3. I can't help but think that I might have partly inspired this post:) This is really helpful and all so true. Time to dive in and find the pulse of my story. As always, thanks for your insight.

  4. Kate, worry not, you are in the company of a long string of writers who do the same. So when our BRP theme was "fear" this month, the first fear that came to mind was fear of driving deep into the story. I understand well the fear of filling up all those pages required to amass a novel. It's daunting. But so much easier if you get the storytelling engine cooking by diving deep into the conflict. The impulsion you create will power the rest and those pages will fly by.

  5. This was such a helpful post, Kathryn. Reading it, I couldn't help but think of one of the first times I had to write a scene where a couple was fighting. This was for the producer in New York that I worked with on several screenplays. I wrote the scene, but,for reasons best left unsaid, I really have a problem with outright fighting, so I really backed off the conflict. I can still hear Stephen say, "Maryann, this is not a fight. Where's the beef?"

    So now I ask myself the same question when I evaluate a scene that I have written, or a client has written.

  6. That's a great anecdote, Maryann, and an easily recalled question: Where's the beef?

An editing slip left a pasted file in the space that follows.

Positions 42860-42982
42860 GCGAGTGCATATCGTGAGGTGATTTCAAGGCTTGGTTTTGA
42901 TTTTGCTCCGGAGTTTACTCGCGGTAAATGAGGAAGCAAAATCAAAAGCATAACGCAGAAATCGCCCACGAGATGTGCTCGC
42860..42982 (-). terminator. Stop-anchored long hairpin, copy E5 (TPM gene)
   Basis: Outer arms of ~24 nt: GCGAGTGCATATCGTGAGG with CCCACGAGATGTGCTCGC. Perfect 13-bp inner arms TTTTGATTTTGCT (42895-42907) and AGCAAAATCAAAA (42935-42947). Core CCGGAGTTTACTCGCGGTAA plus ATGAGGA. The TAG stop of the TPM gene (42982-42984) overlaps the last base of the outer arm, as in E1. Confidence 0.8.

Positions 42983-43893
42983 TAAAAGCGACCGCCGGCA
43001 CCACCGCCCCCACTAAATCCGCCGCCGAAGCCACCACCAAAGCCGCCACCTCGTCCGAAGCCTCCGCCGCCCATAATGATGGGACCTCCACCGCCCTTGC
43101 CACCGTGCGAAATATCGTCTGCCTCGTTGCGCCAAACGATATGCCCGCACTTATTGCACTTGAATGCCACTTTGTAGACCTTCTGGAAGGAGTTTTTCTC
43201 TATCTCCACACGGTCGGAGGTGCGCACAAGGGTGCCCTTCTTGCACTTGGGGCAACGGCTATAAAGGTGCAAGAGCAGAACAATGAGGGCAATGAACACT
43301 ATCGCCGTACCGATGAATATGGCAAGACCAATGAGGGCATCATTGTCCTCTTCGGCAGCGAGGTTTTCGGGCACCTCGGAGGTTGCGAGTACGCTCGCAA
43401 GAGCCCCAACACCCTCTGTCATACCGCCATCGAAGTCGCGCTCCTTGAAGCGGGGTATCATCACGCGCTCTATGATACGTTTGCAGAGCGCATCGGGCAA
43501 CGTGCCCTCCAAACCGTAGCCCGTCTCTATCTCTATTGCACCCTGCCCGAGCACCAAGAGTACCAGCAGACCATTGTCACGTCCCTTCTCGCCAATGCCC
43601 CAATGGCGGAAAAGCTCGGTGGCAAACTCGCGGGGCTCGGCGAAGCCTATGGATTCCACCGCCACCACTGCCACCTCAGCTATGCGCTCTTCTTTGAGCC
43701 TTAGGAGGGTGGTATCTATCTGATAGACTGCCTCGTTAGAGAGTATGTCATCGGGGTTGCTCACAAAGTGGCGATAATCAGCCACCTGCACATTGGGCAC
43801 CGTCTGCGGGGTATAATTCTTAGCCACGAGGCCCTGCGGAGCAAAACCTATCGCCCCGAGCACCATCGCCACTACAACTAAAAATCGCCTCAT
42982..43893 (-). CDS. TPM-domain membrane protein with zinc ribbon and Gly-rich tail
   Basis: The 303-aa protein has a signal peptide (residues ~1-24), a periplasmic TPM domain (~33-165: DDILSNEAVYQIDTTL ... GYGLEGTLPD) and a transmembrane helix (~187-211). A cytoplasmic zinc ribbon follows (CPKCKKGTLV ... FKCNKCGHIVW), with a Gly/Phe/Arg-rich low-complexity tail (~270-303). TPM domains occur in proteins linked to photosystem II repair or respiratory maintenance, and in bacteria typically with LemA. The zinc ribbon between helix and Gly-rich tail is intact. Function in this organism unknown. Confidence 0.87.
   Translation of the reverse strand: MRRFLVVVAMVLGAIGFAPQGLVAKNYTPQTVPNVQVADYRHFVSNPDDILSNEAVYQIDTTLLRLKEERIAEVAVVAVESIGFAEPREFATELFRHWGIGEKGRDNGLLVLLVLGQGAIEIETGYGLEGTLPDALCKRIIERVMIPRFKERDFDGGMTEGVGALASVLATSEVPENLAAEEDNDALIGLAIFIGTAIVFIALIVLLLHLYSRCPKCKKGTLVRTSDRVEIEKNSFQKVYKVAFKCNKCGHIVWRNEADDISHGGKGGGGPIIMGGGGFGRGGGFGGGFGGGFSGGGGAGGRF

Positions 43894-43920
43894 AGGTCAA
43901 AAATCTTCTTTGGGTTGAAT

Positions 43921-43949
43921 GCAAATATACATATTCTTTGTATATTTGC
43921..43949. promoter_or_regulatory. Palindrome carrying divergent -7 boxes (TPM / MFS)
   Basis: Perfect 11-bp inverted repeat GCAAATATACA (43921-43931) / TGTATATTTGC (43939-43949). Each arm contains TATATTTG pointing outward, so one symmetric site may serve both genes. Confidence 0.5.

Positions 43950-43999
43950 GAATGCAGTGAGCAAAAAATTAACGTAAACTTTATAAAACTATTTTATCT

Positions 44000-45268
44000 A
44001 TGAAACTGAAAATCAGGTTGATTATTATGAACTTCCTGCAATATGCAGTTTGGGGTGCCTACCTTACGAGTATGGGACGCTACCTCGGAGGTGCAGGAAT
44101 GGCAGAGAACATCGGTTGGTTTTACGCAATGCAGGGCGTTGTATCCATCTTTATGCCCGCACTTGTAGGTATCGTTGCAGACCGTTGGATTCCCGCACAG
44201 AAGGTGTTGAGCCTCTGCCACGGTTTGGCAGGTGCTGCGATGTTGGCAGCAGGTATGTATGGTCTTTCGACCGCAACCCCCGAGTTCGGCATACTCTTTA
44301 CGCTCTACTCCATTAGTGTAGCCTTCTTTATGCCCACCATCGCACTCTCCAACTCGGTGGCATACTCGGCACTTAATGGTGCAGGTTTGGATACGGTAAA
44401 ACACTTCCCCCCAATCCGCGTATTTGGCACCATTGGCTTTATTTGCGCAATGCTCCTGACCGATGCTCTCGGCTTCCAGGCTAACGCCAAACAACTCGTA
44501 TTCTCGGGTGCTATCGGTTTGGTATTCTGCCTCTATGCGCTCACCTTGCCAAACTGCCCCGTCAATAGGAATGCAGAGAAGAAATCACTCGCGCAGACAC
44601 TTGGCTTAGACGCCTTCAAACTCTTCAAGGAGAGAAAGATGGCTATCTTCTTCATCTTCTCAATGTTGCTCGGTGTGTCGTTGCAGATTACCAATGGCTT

You are absolutely right that conflicts eventually play out in dialogue, often in the form of a fight. I would like to point out to our other readers, though, that dialogue is one of the first ways writers think of to express conflict—and sometimes, one of the more melodramatic and superficial ways of doing so. (I call that bitch-slapping, lol.)

    If your story comes alive through the conflicting goals of your characters, enough subtext can be created that when push comes to shove, sometimes one simple word can evoke an entire world of tragedy. We may hear all that dialogue as we try to come to the truth of our characters, but it may not all be needed on the page, in the end. (In a novel, of course! Screenplays/plays much different!)

  7. Excellent advice. And you got right to it!

    j. //

  8. Haha—well done, Jason. Thanks for noticing. ;)

  9. I've just completed final edits on my next mystery, and even after I thought it was trimmed (I knew it was long, but my editor said it was working), I could still trim some excess. For me, it tends to be those "extras" and "walk-on" characters that I have way too much fun with. If they're not coming back after they've served their purpose--kill them. Or at least dismember them.

    Terry's Place

  10. Wow Terry, there's some advice that begs attention—dismemberment! Thanks for sharing your experience.

  11. Nothing like skirting the issue and then leaving the scene to fend for itself. Your humorous approach to a common but serious problem makes the content palatable food for thought.

    Great post, Kathryn! :-)